Internal Medicine 01/2013; 52(1):97-100. DOI:10.2169/internalmedicine.52.7882 · 0.97 Impact Factor
  • Nobuaki Miyahara, Katsuyuki Kiura
    Nippon rinsho. Japanese journal of clinical medicine 11/2012; 70 Suppl 8:545-9.
  • American Thoracic Society 2012 International Conference, May 18-23, 2012 • San Francisco, California; 05/2012
  • American Thoracic Society 2012 International Conference, May 18-23, 2012 • San Francisco, California; 05/2012
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    ABSTRACT: Inhaled corticosteroid (ICS) will be effective if used properly. Inadequate intake may result in insufficiency, such as for elderly asthmatics, in particular, for use of dry powder inhalers. 312 asthmatics treated with ICS for at least 6 months in the 6 facilities belonging to the Chugoku Shikoku Adult Asthma Research Forum were subject to investigation of the peak inspiratory flow (PIF) measured using In-check® and related factors. Nine (2.8%) patients were considered to have insufficient intake. By multivariate analysis, PIF (L/min) prediction formula was as follows: 79.0+0.19* peak expiratory flow (PEF: L/min)+22.9* FVC (L)-0.68* onset age (years)+34.7* gender (male, 1; female, 0)+16.1* V50/V25, [r^2=0.677, p<0.0001]. Using cluster analysis with Euclidean distance and Ward's method, the PIF without an adaptor was included in the same category as height and PEF, and the PIF with an adaptor was included in the same category as %FVC and %FEV1.0. The cases with insufficient PIF are few but present. Adequate device selection and inhalation guidance may be important. The meaning of PIF differs depending on whether or not an adaptor is present. Further investigation of intake is considered necessary.
    Arerugī = [Allergy] 12/2011; 60(12):1621-9.
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    ABSTRACT: Bronchiolitis obliterans (BO) is a disease with a poor prognosis, and a key factor that limits long-term survival after allogeneic hematopoietic stem cell transplantation (HSCT). We here report a case of a 31-year woman with acute lymphatic leukemia, which was treated by chemotherapy and HSCT, and consequently developed BO 2 years after HSCT. A non-tuberculous mycobacterial infection occurred and showed gradual exacerbation. She started taking anti-mycobacterial drugs, but lost appetite, felt tired and finally lost consciousness one month after beginning medication. Arterial blood gas revealed marked hypercapnia. Using extracorporeal life support (ECLS), the carbon dioxide concentration was reduced and her consciousness recovered. To our knowledge, this is the first case in which ECLS was successfully used for hypercapnia in a patient with BO.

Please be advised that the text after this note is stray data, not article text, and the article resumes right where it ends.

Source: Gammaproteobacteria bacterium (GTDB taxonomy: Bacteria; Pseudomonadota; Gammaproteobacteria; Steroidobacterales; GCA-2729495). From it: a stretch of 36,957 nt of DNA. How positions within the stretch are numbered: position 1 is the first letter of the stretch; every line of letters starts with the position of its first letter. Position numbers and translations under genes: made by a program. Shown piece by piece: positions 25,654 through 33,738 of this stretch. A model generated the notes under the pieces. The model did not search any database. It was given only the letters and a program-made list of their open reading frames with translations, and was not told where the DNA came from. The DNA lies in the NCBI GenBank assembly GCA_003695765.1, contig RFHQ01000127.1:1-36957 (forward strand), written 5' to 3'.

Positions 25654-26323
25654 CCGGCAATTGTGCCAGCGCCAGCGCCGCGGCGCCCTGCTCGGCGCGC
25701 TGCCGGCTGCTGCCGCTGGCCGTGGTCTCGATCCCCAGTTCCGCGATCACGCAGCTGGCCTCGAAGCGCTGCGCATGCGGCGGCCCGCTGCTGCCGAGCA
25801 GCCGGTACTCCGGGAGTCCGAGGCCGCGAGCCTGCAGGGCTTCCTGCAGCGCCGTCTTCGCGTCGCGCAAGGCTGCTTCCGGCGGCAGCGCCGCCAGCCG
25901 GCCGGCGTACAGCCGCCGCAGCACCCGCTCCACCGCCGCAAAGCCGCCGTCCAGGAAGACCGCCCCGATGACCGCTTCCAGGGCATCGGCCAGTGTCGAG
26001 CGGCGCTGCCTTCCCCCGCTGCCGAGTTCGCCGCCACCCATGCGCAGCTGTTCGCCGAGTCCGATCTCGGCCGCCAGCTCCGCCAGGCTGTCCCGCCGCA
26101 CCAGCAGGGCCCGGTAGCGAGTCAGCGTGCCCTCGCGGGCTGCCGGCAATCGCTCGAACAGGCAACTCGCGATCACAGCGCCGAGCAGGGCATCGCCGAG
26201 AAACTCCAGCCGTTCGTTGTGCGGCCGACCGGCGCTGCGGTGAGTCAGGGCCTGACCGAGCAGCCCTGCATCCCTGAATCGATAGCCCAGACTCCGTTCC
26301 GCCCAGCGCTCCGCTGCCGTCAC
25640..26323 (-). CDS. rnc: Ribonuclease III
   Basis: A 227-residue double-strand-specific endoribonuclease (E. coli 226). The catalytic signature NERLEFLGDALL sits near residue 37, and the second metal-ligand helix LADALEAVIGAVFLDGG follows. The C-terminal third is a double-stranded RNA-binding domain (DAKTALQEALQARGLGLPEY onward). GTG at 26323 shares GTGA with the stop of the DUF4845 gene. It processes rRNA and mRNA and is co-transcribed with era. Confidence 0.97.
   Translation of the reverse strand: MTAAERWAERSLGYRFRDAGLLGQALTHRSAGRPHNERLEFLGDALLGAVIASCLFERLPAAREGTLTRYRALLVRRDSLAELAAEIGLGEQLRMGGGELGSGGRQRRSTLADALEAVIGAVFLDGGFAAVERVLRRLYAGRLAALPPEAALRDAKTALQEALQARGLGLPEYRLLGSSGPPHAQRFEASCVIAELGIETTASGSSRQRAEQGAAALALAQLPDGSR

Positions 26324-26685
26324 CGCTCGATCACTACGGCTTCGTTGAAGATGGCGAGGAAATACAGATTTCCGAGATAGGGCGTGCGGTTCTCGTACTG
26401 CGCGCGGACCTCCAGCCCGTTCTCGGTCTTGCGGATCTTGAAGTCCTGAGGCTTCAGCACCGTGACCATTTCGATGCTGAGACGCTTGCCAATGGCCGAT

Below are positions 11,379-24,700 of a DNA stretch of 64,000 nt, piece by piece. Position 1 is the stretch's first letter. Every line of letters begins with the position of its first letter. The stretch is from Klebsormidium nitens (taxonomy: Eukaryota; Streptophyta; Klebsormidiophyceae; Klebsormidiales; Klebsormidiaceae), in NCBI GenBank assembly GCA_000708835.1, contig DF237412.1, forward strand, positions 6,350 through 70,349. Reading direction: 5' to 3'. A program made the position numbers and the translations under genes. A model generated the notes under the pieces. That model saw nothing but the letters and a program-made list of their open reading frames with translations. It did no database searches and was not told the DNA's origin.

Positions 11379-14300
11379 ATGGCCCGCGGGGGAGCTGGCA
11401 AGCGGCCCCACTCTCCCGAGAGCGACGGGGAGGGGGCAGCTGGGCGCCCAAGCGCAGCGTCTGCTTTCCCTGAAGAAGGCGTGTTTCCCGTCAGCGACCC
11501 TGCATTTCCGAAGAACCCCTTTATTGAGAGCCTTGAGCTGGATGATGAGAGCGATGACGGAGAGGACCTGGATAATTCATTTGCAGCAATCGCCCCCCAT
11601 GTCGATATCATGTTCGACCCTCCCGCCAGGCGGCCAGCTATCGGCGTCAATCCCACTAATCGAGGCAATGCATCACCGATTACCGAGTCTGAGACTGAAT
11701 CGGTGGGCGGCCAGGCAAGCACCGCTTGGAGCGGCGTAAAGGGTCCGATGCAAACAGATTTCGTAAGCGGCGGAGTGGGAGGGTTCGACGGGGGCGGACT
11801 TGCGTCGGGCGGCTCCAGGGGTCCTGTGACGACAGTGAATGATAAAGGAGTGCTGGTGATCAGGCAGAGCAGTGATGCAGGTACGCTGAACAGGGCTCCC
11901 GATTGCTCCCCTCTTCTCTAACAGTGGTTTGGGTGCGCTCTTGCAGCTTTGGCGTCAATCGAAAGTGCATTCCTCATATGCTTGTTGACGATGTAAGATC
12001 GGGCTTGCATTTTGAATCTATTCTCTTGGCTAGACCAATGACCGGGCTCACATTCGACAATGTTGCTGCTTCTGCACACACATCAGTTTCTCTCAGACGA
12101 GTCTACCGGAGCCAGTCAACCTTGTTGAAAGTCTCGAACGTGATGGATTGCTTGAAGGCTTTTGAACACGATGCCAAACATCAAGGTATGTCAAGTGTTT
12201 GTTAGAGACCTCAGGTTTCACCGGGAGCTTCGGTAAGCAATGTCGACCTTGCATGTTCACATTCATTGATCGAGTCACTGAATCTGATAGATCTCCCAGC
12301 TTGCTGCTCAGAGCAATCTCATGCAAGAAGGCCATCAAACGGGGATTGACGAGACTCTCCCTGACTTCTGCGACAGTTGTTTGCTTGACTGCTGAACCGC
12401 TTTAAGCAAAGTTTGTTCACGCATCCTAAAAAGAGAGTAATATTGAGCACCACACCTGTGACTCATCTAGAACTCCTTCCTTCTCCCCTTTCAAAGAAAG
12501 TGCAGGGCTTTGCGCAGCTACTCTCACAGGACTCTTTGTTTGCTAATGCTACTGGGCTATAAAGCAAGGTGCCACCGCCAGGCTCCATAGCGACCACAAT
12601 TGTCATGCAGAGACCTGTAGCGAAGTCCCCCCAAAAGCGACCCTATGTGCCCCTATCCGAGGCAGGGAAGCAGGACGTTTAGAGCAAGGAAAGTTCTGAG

Acta medica Okayama 12/2011; 65(6):403-6. · 0.75 Impact Factor
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    ABSTRACT: Chemokine receptor (CCR) 5 is expressed on dendritic cells, macrophages, CD8 cells, memory CD4 T cells, and stromal cells, and is frequently used as a marker of T helper type 1 cells. Interventions that abrogate CCR5 or interfere with its ligand binding have been shown to alter T helper type 2-induced inflammatory responses. The role of CCR5 on allergic airway responses is not defined. CCR5-deficient (CCR5(-/-)) and wild-type (CCR5(+/+)) mice were sensitized and challenged with ovalbumin (OVA) and allergic airway responses were monitored 48 hours after the last OVA challenge. Cytokine levels in lung cell culture supernatants were also assessed. CCR5(-/-) mice showed significantly lower airway hyperresponsiveness (AHR) and lower numbers of total cells, eosinophils, and lymphocytes in bronchoalveolar lavage (BAL) fluid compared with CCR5(+/+) mice after sensitization and challenge. The levels of IL-4 and IL-13 in BAL fluid of CCR5(-/-) mice were lower than in CCR5(+/+) mice. Decreased numbers of lung T cells were also detected in CCR5(-/-) mice after sensitization and challenge. Transfer of OVA-sensitized T cells from CCR5(+/+), but not transfer of CCR5(-/-) cells, into CCR5(-/-) mice restored AHR and numbers of eosinophils in BAL fluid after OVA challenge. Accordingly, the numbers of airway-infiltrating donor T cells were significantly higher in the recipients of CCR5(+/+) T cells. Taken together, these data suggest that CCR5 plays a pivotal role in allergen-induced AHR and airway inflammation, and that CCR5 expression on T cells is essential to the accumulation of these cells in the airways.
    American Journal of Respiratory Cell and Molecular Biology 07/2011; 45(6):1248-55. DOI:10.1165/rcmb.2010-0465OC · 4.11 Impact Factor